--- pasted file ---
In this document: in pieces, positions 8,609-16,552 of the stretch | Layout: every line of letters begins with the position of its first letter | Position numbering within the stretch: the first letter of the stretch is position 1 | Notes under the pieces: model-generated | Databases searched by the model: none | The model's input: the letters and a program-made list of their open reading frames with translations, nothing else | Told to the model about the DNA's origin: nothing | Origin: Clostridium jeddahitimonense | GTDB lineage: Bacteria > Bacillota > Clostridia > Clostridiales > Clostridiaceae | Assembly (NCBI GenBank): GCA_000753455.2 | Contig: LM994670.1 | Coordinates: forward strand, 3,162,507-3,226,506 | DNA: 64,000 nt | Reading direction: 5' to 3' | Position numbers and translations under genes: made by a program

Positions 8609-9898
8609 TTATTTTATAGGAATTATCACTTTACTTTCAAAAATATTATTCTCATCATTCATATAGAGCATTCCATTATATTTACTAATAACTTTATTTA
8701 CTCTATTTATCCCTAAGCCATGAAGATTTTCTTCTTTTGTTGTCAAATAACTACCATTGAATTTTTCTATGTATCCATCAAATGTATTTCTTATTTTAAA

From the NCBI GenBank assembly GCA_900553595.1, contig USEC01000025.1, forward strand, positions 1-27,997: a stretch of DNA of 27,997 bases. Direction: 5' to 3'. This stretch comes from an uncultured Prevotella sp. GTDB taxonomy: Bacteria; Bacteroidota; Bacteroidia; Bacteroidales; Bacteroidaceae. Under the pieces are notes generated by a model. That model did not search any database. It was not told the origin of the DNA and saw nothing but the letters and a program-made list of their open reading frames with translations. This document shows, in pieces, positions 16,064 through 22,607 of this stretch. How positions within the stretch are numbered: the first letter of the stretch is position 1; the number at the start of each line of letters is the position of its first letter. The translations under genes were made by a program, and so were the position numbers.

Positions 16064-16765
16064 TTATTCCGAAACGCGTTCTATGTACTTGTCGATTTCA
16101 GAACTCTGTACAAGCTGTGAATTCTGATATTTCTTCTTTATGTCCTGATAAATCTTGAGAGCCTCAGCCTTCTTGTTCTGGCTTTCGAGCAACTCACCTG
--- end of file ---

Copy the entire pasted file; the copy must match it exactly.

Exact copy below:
In this document: in pieces, positions 8,609-16,552 of the stretch | Layout: every line of letters begins with the position of its first letter | Position numbering within the stretch: the first letter of the stretch is position 1 | Notes under the pieces: model-generated | Databases searched by the model: none | The model's input: the letters and a program-made list of their open reading frames with translations, nothing else | Told to the model about the DNA's origin: nothing | Origin: Clostridium jeddahitimonense | GTDB lineage: Bacteria > Bacillota > Clostridia > Clostridiales > Clostridiaceae | Assembly (NCBI GenBank): GCA_000753455.2 | Contig: LM994670.1 | Coordinates: forward strand, 3,162,507-3,226,506 | DNA: 64,000 nt | Reading direction: 5' to 3' | Position numbers and translations under genes: made by a program

Positions 8609-9898
8609 TTATTTTATAGGAATTATCACTTTACTTTCAAAAATATTATTCTCATCATTCATATAGAGCATTCCATTATATTTACTAATAACTTTATTTA
8701 CTCTATTTATCCCTAAGCCATGAAGATTTTCTTCTTTTGTTGTCAAATAACTACCATTGAATTTTTCTATGTATCCATCAAATGTATTTCTTATTTTAAA

From the NCBI GenBank assembly GCA_900553595.1, contig USEC01000025.1, forward strand, positions 1-27,997: a stretch of DNA of 27,997 bases. Direction: 5' to 3'. This stretch comes from an uncultured Prevotella sp. GTDB taxonomy: Bacteria; Bacteroidota; Bacteroidia; Bacteroidales; Bacteroidaceae. Under the pieces are notes generated by a model. That model did not search any database. It was not told the origin of the DNA and saw nothing but the letters and a program-made list of their open reading frames with translations. This document shows, in pieces, positions 16,064 through 22,607 of this stretch. How positions within the stretch are numbered: the first letter of the stretch is position 1; the number at the start of each line of letters is the position of its first letter. The translations under genes were made by a program, and so were the position numbers.

Positions 16064-16765
16064 TTATTCCGAAACGCGTTCTATGTACTTGTCGATTTCA
16101 GAACTCTGTACAAGCTGTGAATTCTGATATTTCTTCTTTATGTCCTGATAAATCTTGAGAGCCTCAGCCTTCTTGTTCTGGCTTTCGAGCAACTCACCTG